Recompiling the firmware needs a SDK. Not each NodeMCU user will have installed one.
If you want to build custom NodeMCU firmware for an ESP8266 device you should build it by this configurable service http://frightanic.com/nodemcu-custom-build/. You can configure the user modules to include but also the desired fonts Furthermore you will get a visual impression for each selectable font.
In the program showtime.lua (http://sourceforge.net/projects/nodemcu/files/showtime.lua) I use the OLED display mentioned above to display the time requested from (Google) server .
In the initialization phase you have to decide which font should be used to display the text information.
-- graphic components
The library U8glib (Universal Graphics Library for 8 Bit Embedded Systems) offers a lot of fonts.
Not all of them are available in the standard compilation of NodeMCU. A look to the file nodemcu-firmware/app/include/u8g_config.h shows us that the fonts 6×10 and chikita are available here.
// Configure U8glib fonts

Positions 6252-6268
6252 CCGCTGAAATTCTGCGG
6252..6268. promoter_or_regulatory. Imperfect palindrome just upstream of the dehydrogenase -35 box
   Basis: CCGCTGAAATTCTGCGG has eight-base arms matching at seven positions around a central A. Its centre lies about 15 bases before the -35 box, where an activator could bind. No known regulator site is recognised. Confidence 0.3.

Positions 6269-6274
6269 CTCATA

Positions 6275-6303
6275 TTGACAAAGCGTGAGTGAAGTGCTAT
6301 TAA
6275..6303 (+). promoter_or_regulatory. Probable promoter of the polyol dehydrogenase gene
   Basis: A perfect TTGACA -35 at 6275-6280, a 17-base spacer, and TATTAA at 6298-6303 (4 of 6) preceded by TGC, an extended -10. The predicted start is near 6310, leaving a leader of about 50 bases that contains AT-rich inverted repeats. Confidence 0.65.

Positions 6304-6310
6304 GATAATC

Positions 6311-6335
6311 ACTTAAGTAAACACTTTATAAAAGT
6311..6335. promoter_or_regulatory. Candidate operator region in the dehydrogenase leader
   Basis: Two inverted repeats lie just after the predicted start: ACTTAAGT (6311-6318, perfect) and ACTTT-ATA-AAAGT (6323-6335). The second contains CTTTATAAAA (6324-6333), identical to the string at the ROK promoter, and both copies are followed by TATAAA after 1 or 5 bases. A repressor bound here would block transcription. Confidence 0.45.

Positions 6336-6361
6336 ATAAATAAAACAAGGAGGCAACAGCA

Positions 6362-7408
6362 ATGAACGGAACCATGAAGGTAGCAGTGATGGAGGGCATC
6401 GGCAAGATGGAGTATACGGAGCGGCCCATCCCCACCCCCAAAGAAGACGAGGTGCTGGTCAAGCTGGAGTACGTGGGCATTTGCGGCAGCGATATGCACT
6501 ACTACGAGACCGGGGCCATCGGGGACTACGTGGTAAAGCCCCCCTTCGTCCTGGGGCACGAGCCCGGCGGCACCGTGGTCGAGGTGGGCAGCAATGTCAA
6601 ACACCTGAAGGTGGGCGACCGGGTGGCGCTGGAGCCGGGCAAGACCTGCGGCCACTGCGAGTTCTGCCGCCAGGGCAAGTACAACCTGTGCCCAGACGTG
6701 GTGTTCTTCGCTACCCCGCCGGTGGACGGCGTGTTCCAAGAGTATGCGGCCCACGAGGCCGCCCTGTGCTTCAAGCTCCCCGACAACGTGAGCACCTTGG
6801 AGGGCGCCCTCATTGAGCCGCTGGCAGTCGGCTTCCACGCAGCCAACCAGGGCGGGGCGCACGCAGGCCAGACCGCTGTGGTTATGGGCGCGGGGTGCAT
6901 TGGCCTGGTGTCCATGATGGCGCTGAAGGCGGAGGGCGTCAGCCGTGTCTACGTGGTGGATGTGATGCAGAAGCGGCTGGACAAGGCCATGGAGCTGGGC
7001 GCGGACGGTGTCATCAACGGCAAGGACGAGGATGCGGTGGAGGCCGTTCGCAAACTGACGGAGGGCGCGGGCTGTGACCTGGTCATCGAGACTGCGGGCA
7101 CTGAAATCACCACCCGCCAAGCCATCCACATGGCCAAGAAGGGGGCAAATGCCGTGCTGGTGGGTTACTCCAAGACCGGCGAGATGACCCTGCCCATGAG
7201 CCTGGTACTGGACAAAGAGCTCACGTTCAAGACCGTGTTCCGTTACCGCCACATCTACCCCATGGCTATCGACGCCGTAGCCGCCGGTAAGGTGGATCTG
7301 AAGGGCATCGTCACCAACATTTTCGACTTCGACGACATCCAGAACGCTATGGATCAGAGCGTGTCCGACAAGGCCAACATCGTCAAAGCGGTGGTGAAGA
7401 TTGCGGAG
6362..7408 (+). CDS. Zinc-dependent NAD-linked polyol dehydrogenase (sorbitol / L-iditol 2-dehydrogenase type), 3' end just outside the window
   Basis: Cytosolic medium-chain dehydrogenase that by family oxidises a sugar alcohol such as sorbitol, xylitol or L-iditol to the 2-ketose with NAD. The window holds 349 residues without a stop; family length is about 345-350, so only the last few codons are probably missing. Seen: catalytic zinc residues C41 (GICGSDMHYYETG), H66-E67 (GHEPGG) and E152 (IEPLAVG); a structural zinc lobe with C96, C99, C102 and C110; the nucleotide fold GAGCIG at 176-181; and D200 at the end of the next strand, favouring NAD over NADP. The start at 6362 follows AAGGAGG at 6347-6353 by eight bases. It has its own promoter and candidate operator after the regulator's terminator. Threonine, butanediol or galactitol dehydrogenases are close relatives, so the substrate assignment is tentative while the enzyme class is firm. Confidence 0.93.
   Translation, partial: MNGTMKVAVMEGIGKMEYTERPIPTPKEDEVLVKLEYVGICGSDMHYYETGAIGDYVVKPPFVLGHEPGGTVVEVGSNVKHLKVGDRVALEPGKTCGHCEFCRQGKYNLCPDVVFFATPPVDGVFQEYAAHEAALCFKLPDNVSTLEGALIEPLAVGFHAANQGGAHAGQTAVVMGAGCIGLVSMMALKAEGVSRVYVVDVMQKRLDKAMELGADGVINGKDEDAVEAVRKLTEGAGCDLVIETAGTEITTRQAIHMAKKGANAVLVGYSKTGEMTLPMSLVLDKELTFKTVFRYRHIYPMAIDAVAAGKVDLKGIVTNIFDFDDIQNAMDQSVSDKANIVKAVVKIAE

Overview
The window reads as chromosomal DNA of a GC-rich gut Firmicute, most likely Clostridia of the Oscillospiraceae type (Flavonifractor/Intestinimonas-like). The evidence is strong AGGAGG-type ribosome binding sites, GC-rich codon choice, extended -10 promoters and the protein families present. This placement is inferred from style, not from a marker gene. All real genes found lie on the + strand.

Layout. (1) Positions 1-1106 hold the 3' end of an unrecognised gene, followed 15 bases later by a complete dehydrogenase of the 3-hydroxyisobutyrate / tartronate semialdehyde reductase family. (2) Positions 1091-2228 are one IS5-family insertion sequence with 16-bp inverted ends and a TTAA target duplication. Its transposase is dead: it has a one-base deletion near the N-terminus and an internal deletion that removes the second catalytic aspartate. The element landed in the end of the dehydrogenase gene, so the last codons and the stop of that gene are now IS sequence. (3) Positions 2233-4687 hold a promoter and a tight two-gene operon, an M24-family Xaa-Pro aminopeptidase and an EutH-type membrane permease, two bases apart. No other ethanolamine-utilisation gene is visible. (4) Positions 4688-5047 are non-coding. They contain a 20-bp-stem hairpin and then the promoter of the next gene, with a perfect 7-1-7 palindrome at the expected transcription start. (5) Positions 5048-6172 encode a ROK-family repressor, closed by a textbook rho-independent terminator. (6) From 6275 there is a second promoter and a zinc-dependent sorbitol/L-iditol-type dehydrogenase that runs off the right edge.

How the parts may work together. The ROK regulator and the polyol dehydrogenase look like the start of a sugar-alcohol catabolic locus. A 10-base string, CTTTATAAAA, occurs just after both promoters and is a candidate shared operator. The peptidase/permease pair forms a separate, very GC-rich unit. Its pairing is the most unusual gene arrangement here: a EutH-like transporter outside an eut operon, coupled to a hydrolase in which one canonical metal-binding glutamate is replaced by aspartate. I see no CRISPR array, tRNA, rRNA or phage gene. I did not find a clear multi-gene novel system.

// add a U8G_FONT_TABLE_ENTRY for each font you want to compile into the image
#define U8G_FONT_TABLE \
If you want to use other fonts you have to include them into this configuration file and recompile the whole project.
The analyst firm Gartner says that by 2020 there will be over 26 billion connected devices…that’s a lot of connections (some even estimate this number to be much higher, over 100 billion).
The IoT is a giant network of connected “things” (which also includes people). The relationship will be between people-people, people-things, and things-things. The new rule for the future is going to be, “anything that can be connected, will be connected.”
In this book I will consider the frontend of the IoT – the so-called IoT node. This IoT node is connected to sensors and actors and to the network. Our IoT node here uses WLAN connectivity to the network by which it is very easy to integrate it in an existing office or home network.
This task can be fulfilled by a lot of wireless network capable microcontrollers as Arduino, Raspberry Pi, Beagle Bone and further more equipped with a Wifi device. But the use of such complex devices is not in focus here. Our goal is to use a very cheap device to build a compact IoT node.
The title of this book defines our goal – building an IoT Node for less than $ 15. A listing of expecting costs for the various components is given in the IoT Node Costs.
The ESP8266 microcontroller is the base for this journey.
The book is scheduled to appear in the autumn 2015. Here is the table of content. If you are interested in more details please leave a replay.